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BusinessRBI not accumulating reserves, says Commerce Secy

RBI not accumulating reserves, says Commerce Secy

Published: 20th Apr 2021 6:58 pm

New Delhi: India on Tuesday rejected grounds used by the US treasury department for putting the country on the currency manipulator watchlist, saying the central bank’s activities in the foreign exchange market were perfectly balanced and it was not accumulating forex reserves.

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For the second time since the start of the pandemic, India on Monday figured on the US treasury department’s watchlist of currency manipulators. The central bank’s dollar purchase at 5 per cent of the GDP exceeding the 2 per cent threshold was cited as the reason.

Commerce Secretary Anup Wadhawan said that these watchlists are recent phenomena and it is an intrusion into the policy space of central banks, which “I personally do not understand it’s rational or economic logic”. He said that India’s overall forex reserves have been fairly steady, below $500-600 billion, and the country is not accumulating reserves like China.

“These are, in my view, very legitimate market-based operations of a central bank. It is a mandate of the central bank to provide stability in the currency, as a result of which the central bank buys and sells foreign currency. Our overall forex reserves have been fairly steady.

“We are not accumulating reserves, which are steadily growing. We have a steady pattern of reserves holding. So I think the central bank’s activity in the foreign exchange market has been perfectly balanced and completely legitimate,” he told reporters.

When asked about the proposal of India and South Africa at the World Trade Organisation (WTO) about temporary waiver of certain provisions related to an agreement on intellectual property rights to deal with Covid-19 pandemic, Wadhawan said that proposal has received “widespread” support from different members, while some nations have opposed that.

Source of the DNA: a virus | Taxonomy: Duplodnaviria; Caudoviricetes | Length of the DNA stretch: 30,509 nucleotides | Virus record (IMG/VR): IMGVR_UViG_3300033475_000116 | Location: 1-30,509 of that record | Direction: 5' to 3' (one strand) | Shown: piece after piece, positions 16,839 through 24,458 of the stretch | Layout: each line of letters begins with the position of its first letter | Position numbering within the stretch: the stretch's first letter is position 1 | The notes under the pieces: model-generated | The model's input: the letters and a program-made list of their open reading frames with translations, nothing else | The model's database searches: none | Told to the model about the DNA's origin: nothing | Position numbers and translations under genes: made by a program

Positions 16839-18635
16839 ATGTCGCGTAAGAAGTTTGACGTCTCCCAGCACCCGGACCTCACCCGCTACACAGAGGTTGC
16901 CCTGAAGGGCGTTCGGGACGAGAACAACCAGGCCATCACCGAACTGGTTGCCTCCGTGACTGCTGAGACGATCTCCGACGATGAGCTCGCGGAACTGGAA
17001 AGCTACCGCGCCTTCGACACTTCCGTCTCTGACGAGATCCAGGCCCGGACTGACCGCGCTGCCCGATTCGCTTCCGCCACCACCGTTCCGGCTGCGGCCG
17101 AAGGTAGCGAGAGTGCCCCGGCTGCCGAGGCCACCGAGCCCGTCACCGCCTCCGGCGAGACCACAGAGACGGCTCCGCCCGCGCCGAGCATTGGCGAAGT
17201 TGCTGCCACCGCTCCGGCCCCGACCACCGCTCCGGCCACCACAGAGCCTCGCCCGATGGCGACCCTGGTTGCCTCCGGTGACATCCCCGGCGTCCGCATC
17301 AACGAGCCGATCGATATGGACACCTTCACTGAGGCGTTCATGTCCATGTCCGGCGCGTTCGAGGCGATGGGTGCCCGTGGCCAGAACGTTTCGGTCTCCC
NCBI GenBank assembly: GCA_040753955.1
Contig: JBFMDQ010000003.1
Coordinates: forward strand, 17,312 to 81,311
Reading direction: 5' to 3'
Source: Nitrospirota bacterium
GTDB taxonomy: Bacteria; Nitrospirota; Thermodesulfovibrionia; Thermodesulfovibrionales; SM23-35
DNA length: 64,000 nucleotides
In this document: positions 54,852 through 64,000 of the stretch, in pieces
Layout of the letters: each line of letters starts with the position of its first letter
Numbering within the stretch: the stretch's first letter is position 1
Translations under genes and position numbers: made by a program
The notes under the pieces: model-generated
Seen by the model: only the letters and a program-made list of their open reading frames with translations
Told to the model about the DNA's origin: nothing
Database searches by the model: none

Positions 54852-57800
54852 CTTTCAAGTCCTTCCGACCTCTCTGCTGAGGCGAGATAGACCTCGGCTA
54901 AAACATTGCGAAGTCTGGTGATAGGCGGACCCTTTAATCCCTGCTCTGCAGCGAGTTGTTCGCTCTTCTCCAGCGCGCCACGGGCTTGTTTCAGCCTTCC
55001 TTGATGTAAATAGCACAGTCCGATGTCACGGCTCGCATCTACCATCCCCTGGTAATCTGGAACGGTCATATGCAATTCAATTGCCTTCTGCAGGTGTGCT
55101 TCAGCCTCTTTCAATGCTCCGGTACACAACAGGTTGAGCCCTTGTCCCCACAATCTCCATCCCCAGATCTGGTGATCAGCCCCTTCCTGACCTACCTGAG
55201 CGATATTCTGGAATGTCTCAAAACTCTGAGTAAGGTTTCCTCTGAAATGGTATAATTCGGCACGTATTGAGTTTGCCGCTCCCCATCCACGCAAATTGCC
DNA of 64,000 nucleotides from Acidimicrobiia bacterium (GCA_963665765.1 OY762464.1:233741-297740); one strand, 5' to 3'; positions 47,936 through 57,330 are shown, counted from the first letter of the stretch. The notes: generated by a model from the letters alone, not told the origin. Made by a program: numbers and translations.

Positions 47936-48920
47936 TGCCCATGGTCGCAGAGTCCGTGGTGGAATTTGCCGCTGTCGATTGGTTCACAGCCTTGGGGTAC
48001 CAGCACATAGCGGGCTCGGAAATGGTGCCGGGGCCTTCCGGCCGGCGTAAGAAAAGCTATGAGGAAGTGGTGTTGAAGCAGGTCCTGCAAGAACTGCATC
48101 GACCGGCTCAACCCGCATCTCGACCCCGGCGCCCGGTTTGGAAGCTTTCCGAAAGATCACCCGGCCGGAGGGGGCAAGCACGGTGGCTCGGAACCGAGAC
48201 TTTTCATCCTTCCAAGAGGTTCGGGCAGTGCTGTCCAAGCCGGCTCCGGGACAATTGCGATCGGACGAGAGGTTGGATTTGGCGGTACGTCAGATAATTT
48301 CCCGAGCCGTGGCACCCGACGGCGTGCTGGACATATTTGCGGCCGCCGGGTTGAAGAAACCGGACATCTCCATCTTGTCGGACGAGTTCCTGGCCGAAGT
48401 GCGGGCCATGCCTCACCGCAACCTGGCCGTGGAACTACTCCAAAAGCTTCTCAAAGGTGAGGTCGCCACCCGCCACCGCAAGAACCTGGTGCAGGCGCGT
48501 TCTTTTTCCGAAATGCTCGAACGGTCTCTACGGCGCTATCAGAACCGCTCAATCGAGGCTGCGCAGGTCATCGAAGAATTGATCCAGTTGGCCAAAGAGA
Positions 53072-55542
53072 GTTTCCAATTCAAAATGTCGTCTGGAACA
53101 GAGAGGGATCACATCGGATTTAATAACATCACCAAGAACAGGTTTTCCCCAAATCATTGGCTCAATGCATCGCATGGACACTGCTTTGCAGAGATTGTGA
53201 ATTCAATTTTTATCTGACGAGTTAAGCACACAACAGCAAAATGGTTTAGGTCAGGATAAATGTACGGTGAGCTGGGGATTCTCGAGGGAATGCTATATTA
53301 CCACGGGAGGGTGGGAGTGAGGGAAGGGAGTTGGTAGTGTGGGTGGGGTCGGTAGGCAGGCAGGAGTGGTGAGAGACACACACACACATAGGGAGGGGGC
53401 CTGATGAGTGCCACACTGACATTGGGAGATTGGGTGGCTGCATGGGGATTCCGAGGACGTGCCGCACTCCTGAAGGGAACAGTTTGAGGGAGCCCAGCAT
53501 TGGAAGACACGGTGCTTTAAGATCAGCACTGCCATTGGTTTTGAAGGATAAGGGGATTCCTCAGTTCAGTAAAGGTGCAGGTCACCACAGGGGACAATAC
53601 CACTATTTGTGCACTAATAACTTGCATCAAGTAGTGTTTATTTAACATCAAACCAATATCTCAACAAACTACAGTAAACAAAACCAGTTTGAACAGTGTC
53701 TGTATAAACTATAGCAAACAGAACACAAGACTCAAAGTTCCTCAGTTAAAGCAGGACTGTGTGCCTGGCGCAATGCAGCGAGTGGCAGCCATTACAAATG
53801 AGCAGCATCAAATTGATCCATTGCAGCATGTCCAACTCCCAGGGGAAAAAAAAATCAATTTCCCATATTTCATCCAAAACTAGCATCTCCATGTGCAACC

“The proposal has met with tremendous success and more importantly highlighted the importance of the issue,” he said. On a question of whether the government is planning to waive 10 per cent customs duty on Covid vaccines, the secretary said that departments of revenue and pharmaceuticals would take a joint decision on that, but “I do not have any information on that”.

Exports may be in positive territory in FY22

The country’s exports are reviving and the shipments are expected to be in the “solid” positive territory in this financial year, Commerce Secretary Anup Wadhawan said on Tuesday. He said that exports recorded a significant contraction in April last year but gradually things started improving and the shipments have entered the positive territory.

“So, I am quite positive and hopeful that in 2021-22, we will be in solidly positive territory. I have no doubts about that. But I do not want to predict numbers and make any targeted projections,” the secretary told reporters.

Since December 2020, the country’s merchandise exports are recording positive growth. In March this year, the exports rose by 60.29 per cent to $34.45 billion. However, in 2020-21, the shipments dipped by 7.26 per cent to $290.63 billion.

Product categories that recorded positive growth during March include oil meals, iron ore, carpet, gems and jewelry, engineering goods, rice, spices, pharmaceuticals, chemicals, marine products, petroleum products, coffee, and tea.

Gems and jewelry is a luxury product, and its demand would also slowly pick up, Wadhawan said, adding that exports are recovering from the severe Covid-19 impact. He added that exporters have shown resilience and have covered a lot of the lost ground, after hit by the Covid-19 pandemic.

When asked about India’s trade gap with the US and China, the secretary said that trade surplus with the US and deficit with China has improved in 2020-21. India’s exports to the US stood at $53 billion in 2019-20 and $51 billion in 2020-21. Imports from the US aggregated at $35.8 billion in 2019-20 as compared to $28 billion in 2020-21.

The country’s exports to China in 2019-20 were at $16.6 billion and $21.2 billion in 2020-21. Imports from China were worth $65 billion in 2019-20 while the numbers were roughly the same for 2020-21.

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